It is important to get the sound mix right, as it can make or break a film. Sound levels too loud or too quiet can be distracting or even unintelligible and take the viewer out of the experience, while good sound can make it feel more immersive and real.

6. Color Correction

Color correction is the process of altering and enhancing the colors in a film. Also called color grading, this can be done for aesthetic reasons or to correct any color inaccuracies that may have been introduced during filming.

This is one of the few steps in the post-production process that is generally only performed once the picture has been locked and no further editing is expected.

The colorist will work with the director and cinematographer to create a look for the film that matches their vision. They may need to adjust the colors of individual shots or entire scenes, and may also add digital effects to change the overall tone of the film.

In some cases, the work of the colorist will overlap with the VFX team. Today’s colorists are asked to do more and more, and this can include things such as sky replacements or beauty touch-ups.

7. Graphics

Once the film is complete, it needs to be properly formatted for release. At the simplest level, this includes adding titles over black, such as the opening title cards and closing credits.

In more complex cases, this could include animated title sequences, such as the opening or closing credits, and on-screen graphics, such as a location or date that is typed onto the screen.

8. Masters

With all the picture and sound work completed, and everything graded, mixed, and rendered, it is time to compile the master copies of the film.

For the picture, there will be one master from which all other deliverables will be created. For sound, there will actually be several masters depending upon your specific goals. Generally, there is, at minimum, a stereo master, a Dolby 5.1 master, and a Dolby 7.1 master. Nowadays there will likely also be additional versions such as Dolby Atmos and other modern audio formats.

9. Deliverables

With the masters in hand, it is time to compile the necessary deliverables depending on the distribution model. Here is a sample list of a few of the standard deliverables for theatrical feature film release:


For a theatrical release, the finished film is compressed and packaged into a digital cinema package (DCP) for delivery to movie theaters.


In order to broadcast on television, the film must be formatted into a broadcast deliverable. This includes adding things like closed captions and subtitles, as well as making sure the audio is properly balanced for broadcast.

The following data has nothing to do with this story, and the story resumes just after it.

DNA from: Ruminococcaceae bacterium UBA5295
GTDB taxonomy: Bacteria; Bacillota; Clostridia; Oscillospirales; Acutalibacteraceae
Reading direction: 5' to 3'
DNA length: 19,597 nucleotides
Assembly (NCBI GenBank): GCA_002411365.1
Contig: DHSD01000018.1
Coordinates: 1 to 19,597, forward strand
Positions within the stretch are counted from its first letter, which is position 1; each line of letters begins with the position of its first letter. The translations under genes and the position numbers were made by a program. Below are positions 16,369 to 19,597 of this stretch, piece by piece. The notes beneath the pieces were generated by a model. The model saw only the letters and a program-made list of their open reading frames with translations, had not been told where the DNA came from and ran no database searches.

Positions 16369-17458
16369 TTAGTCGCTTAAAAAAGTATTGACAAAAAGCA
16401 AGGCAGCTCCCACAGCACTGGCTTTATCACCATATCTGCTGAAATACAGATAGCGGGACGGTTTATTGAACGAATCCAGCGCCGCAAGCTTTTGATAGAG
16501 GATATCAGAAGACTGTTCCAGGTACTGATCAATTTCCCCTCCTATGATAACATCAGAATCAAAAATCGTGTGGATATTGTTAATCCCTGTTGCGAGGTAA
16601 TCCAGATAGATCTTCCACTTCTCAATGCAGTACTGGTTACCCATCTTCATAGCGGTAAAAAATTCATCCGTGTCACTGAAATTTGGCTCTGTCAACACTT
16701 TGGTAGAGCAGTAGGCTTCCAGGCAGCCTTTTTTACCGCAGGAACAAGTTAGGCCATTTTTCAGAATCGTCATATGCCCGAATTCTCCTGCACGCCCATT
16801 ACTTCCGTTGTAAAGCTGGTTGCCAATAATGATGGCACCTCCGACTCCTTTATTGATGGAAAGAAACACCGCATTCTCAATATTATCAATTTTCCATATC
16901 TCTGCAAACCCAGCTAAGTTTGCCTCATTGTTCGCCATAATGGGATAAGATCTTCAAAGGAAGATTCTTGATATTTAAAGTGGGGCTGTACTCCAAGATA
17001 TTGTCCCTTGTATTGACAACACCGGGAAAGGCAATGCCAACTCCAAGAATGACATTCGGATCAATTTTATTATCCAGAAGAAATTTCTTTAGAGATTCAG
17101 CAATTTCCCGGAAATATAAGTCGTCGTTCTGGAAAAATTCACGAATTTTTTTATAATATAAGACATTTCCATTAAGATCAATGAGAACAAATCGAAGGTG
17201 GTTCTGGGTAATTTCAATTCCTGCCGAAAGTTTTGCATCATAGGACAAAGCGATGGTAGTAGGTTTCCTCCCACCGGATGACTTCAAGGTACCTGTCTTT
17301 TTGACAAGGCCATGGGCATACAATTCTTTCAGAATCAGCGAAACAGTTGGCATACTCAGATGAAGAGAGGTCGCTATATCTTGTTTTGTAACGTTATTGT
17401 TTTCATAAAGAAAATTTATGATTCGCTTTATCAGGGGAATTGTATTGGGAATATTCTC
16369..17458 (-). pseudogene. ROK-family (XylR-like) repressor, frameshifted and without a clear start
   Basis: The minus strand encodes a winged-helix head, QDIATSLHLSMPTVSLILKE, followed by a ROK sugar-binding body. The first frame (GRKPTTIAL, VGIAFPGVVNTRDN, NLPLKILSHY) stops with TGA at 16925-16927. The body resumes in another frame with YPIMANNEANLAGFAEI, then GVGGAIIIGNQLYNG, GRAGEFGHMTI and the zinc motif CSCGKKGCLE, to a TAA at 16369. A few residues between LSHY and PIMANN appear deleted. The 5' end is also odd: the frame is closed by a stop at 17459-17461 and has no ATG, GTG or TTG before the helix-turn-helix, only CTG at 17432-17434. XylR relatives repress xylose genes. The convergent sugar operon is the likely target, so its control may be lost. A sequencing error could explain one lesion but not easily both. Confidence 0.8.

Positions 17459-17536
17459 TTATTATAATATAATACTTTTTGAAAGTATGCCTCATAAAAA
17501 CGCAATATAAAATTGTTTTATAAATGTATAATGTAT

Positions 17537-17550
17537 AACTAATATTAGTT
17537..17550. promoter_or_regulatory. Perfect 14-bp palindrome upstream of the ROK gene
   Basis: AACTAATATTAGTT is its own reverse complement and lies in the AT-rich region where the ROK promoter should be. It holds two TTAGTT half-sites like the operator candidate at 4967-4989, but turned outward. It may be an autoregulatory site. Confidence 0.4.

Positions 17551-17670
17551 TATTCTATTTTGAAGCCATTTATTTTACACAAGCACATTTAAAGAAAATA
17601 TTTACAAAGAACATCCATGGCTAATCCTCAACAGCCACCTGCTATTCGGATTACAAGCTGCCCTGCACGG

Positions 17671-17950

Blu-ray / Home Video

For a home video release, the film is compressed and packaged into a digital video file (usually an mp4 or mkv


For a streaming or VOD release, the film is compressed and packaged into a digital video file that can be streamed online, the file formats and specifications are usually determined by the streaming provider, such as Netflix.

Trailers, Marketing, and Publicity

Marketing is all about getting people interested in your film. It includes things like designing posters and creating the trailer.

The trailer is the first impression that potential movie-goers will get of a film and it is essential that it be well done. Often times a different editorial team will take over for this process. They will come in with fresh eyes and be able to choose the best shots and moments from the film to create a teaser that will entice audiences.

The trailer is the first impression that potential viewers will get of your film. It needs to be exciting, intriguing, and make them want to see more.

Publicity is the process of getting the film in front of as many people as possible. This can include things like sending screeners to movie critics, arranging for interviews with the cast and crew, and setting up screenings for potential buyers.


The Feature film post-production workflow is a long and complicated process that involves many steps and departments. It can be intimidating but with the right team, it can produce amazing results. We hope that this guide provided you with an overview to give you a better understanding of the process and the confidence to navigate this stage in your filmmaking journey.


What Is Post-production?

Post-production is the process that takes place after all the footage has been shot for a movie. This includes everything from editing and color correction to sound design and final distribution.

Who Does Post-production?

Post-production is usually done by a team of people, depending on the size and scope of the project. The editorial team is typically the head of this process and is responsible for coordinating with all other departments, such as a colorist, sound designer, and VFX artists.

What Is The Duration Of Post-production?

The duration of post-production can range from months to a year or more.

What is non-linear editing (NLE) software?

Non-linear editing software is software that allows you to edit video, audio, and graphics in a non-linear fashion. This means that you can move around and change the order of the clips without having to physically cut and paste them together like you would with traditional linear editing software.

What are the best NLE software options?

There are a variety of NLE software options available, but the most popular option year after year in Hollywood is Avid Media Composer. Alternatives such as Adobe Premiere Pro, Final Cut Pro, and Davinci Resolve have large user bases as well and are very popular in many non-Hollywood projects.